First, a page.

Those were heady days for one of the world’s most famous bands, now performing at the 5,200 seat Hippodrome for an 8-month run. Critics raved, as did Theatre Magazine: “The astonished and delighted spectator feels like cheering all the way through the really wonderful program.” It was a smash success, but Whitby remained for only half the run (about 215 performances).
When his contract with Sousa expired at the end of the year, Richard returned to more familiar haunts. In 1916, he opened with a slide trombone solo for a Warrensburg concert by students of the famed Oscar Seagle. Whitby’s rendition of Patriot Polka was a tribute to his friend and former instructor, Arthur Pryor, author of the tune and acknowledged for decades as one of the world’s premiere trombonists.
Richard’s preference was to remain in the North Country, but no matter where he was, his talent and fame kept him in high demand. A renowned soloist who tested the limits of his instrument, Whitby starred for several years on Atlantic City’s Boardwalk. The main venue he played there was the famed Steel Pier, which extends 1000 feet over the ocean and today sits directly across the Boardwalk from Trump’s Taj Mahal Resort and Casino.
He also did stints at New York’s Palace Theater, and in the 1920s was soloist with the Paramount Symphony Orchestra at the Paramount Theater.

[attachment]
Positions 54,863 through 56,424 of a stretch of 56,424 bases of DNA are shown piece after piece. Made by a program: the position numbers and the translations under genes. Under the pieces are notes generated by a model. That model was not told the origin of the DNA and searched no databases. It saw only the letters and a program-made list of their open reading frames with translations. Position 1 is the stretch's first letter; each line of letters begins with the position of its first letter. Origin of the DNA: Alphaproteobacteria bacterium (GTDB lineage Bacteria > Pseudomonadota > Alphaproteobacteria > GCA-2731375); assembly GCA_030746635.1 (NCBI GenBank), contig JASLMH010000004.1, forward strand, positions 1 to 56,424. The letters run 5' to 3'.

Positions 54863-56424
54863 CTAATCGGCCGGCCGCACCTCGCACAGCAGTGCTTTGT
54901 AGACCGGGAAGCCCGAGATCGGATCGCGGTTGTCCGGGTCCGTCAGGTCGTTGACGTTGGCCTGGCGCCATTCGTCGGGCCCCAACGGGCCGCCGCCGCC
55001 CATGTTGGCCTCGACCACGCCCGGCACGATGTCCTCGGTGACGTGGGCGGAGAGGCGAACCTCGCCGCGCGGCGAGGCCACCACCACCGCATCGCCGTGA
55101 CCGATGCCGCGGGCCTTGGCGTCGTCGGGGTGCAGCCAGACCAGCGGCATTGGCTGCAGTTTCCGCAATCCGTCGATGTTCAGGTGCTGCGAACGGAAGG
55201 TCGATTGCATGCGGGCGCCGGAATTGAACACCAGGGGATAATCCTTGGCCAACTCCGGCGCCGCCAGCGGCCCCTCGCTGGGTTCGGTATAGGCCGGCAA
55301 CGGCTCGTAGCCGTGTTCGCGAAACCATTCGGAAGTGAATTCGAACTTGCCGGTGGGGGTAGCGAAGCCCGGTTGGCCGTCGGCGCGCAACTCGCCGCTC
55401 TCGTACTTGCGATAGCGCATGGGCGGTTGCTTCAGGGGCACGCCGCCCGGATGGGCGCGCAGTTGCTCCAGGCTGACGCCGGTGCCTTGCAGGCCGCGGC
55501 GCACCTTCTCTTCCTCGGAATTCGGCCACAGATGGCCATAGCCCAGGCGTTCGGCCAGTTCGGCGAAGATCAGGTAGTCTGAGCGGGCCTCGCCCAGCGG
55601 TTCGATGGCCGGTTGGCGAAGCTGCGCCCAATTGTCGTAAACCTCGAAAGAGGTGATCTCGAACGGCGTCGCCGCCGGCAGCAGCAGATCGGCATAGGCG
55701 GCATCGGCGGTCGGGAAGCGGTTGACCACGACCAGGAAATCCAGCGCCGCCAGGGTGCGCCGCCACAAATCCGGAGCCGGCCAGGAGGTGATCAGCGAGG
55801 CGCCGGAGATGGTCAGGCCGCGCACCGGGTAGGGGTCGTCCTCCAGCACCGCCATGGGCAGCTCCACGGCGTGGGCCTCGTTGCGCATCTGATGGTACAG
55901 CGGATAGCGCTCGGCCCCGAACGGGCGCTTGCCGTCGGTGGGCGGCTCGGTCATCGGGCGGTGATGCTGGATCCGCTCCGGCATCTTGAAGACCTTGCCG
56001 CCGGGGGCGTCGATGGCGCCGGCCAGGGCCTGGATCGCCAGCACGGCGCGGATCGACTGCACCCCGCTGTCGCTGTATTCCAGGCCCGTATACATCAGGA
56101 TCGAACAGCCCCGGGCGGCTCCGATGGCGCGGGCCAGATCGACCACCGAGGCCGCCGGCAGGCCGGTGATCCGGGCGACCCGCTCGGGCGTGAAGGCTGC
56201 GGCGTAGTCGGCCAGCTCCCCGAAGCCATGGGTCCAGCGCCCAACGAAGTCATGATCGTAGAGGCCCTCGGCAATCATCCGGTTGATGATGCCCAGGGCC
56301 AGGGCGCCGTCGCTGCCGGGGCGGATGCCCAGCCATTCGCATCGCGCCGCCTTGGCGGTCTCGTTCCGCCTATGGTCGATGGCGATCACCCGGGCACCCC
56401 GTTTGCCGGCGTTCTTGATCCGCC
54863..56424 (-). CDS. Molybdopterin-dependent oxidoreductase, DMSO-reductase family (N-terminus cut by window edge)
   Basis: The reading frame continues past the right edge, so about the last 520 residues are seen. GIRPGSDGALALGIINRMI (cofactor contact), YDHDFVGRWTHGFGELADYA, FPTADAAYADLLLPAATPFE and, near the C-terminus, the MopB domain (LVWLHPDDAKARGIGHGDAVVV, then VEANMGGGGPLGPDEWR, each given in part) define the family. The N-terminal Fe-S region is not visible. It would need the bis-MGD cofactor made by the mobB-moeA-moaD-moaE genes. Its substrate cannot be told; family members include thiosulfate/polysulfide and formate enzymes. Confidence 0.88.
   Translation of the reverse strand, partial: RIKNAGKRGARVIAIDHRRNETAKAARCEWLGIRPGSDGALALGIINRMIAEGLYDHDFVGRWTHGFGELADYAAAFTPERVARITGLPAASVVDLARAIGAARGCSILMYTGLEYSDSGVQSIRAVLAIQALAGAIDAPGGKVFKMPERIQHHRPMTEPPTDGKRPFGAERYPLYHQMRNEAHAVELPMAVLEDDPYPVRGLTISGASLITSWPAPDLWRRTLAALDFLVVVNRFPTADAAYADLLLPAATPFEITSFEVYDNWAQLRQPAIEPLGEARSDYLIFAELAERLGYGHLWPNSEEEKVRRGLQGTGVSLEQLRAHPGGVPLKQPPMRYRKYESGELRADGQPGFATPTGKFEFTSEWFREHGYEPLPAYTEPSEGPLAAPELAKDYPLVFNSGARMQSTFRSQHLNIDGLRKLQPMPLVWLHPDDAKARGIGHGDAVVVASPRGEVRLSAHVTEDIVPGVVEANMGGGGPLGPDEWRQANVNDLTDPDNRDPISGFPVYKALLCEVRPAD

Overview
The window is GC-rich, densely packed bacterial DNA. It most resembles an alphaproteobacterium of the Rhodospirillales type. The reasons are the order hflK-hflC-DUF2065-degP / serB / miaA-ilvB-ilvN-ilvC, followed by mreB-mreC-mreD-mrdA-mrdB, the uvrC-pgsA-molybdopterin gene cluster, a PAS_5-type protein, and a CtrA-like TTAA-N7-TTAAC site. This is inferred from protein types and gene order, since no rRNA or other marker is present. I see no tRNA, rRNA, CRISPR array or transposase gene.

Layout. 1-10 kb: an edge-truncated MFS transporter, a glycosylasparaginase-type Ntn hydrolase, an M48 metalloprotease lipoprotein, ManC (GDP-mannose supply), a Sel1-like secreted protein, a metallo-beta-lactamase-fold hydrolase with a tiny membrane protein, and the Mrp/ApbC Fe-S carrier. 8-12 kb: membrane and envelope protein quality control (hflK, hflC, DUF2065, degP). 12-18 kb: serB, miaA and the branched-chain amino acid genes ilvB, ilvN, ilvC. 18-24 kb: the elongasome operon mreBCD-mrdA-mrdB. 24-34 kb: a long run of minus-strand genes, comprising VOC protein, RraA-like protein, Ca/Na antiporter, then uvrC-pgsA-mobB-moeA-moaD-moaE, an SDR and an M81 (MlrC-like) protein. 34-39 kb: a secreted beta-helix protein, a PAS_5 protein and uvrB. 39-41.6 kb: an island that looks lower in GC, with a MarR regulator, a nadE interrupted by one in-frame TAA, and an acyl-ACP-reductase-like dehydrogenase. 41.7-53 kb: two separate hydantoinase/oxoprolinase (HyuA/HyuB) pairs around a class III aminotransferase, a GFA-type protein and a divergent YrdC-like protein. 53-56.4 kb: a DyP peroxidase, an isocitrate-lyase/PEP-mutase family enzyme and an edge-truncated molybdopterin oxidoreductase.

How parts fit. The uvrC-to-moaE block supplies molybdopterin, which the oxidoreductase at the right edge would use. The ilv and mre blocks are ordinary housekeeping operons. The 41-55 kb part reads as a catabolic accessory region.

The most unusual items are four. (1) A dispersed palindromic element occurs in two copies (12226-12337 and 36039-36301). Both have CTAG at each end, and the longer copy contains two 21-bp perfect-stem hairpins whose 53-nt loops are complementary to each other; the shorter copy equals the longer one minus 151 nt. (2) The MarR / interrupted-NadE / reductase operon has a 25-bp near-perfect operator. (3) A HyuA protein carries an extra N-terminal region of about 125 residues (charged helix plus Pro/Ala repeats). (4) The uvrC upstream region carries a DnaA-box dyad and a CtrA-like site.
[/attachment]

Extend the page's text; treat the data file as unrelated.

When he was upstate, he played with Noller’s Band of Troy and the Schenectady Symphony Orchestra. Whitby lived in Albany for many years, and through the 1930s and 1940s was one of the city’s and the region’s most sought-after musicians. He was widely acknowledged as one of the greatest trombone players in the country.
Obituaries normally mention one’s accomplishments, and when Richard Whitby died in 1952, his hometown obit noted only two events: “… native of Warrensburg … died … at his home in Albany.” It suggests an innocuous existence marked largely by his entrance into and exit from life. Being born and dying are surely significant, but as you can see, there was some other stuff in between.
Photo Top: The John Philip Sousa Band performing at the Panama-Pacific Exhibition (World’s Fair) in 1915.
Photo Middle: A euphonium, one of the instruments mastered by Richard A. Whitby.
Photo Bottom: The famed Steel Pier on Atlantic City’s Boardwalk.
Lawrence Gooley has authored nine books and many articles on the North Country’s past. He and his partner, Jill McKee, founded Bloated Toe Enterprises in 2004. He took over in 2010 and began expanding the company’s publishing services. For information on book publishing, visit Bloated Toe Publishing.